Integrating the Rampage purchase into its operations put a strain on the company for about six months. Once it established separate buying operations for each chain, moved into a new headquarters building, and opened its larger, more automated distribution center, however, things went more smoothly. Even as the internal changes were going on, Zeichner opened 17 new Charlotte Russe stores, including units in new markets of Georgia and South Carolina. The Rampage chain and new stores helped the company increase its sales a whopping 64 percent, to $134.1 million, despite poorer performance in Charlotte Russe stores that had been open at least a year.

The company continued its subsidiaries focus on a broader customer base than the traditional junior market, targeting women 15 to 35. Each chain had its own strong brand identity, and the companys test-and-reorder approach to merchandising allowed the in-store testing of small quantities of merchandise and the placing of larger orders when customers had indicated, with their purchases, what they liked. Unlike most of its competitors, the company dealt primarily with American manufacturers, which made it possible to get the clothes it wanted in a relatively short period of time.

Another difference between Charlotte Russe Holding and other mall-based specialty retailers was store size. The companys stores averaged 7,500 square feet, about twice the space of most of its competitors. The interiors of the two chains aimed to accomplish different objectives. Charlotte Russe, Where You Fit In, offered distinct and separate areas of lifestyle collectionscasual, career, and club wear, shoes, lingerie, and accessoriesto create a multi-boutique. Dressing rooms have couches and colors are soft and feminine. That arrangement appeared to attract and encourage shopping by both juniors, ages 15-21, and older women, ages 25-35.

At Rampage, whose tag line was Bold, Sexy, Modern, merchandise was grouped by color and fashion trends. Hard-wood floors and metal fixtures stressed the urban message under bright lights. Prices in both chains were lower than at competing womens stores, and more than 80 percent of the merchandise carried house labels. The chains turned over their inventory 12 times a year, a rate that was up to three times greater than most of its competitors. A final benefit of this two-pronged approach was that items that proved to be hot at Rampage soon showed up at Charlotte Russe.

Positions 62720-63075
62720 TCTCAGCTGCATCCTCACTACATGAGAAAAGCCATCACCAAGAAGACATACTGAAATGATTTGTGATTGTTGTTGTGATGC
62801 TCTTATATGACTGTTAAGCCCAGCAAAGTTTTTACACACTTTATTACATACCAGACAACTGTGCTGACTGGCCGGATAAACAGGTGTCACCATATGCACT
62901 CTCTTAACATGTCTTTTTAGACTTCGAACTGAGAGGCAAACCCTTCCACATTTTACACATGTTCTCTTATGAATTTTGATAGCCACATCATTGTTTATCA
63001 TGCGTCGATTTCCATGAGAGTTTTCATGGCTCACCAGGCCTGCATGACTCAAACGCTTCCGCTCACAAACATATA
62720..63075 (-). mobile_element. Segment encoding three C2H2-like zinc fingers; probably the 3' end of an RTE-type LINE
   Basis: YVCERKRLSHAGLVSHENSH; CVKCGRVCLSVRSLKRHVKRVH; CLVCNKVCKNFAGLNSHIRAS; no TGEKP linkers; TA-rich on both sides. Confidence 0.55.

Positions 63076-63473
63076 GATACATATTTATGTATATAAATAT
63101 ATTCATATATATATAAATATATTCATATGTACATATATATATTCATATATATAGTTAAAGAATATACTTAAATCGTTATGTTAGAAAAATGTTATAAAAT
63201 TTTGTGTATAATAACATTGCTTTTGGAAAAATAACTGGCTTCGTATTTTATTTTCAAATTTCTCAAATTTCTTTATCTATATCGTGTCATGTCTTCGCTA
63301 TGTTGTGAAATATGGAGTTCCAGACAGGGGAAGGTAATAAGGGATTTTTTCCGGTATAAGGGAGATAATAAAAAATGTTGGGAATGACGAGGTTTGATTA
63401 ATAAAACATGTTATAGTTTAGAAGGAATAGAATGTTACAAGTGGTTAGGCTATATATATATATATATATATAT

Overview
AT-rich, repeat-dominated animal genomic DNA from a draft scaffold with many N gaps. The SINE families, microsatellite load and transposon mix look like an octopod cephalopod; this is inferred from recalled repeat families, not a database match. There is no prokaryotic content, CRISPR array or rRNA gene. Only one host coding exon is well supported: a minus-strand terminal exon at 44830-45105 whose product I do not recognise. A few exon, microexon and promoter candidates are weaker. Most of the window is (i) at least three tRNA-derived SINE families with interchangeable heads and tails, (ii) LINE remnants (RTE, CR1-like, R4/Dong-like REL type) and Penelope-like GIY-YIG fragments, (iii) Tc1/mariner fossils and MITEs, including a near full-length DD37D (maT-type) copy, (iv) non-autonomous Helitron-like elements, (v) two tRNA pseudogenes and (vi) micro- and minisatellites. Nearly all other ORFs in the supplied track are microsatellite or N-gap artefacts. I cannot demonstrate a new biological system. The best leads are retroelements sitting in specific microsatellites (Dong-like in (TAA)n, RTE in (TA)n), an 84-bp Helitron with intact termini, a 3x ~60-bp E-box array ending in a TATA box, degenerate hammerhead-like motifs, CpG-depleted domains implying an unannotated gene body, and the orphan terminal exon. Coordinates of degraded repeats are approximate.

2000 and Beyond

In October 1999, without a dot-corn or an Internet strategy to its name, Charlotte Russe Holding, Inc. went public. The company had more than doubled its size since 1996 and was operating 96 stores in 15 states and Puerto Rico. Earnings had increased an average 27 percent annually and sales were growing 40 percent a year. The IPO netted about $13.5 million, which was used to pay down debt under the companys revolving credit facility.

A month later, the company introduced a new concept, Charlottes Room. Two new, 3,500-square-foot stores opened in Los Angeles and Phoenix, aimed at young women ages 12-20. Although the new units offered some clothes and accessories, the focus was on furnishings, including bedding, rugs, bean bags, and lamps. If it doesnt work, we can just walk away from it, Zeichner told Investors Business Daily at the end of the year. A second new venture was the development of a web site that would, according to the company, create a unique pop-culture experience for our customer that blends music, fashion and entertainment.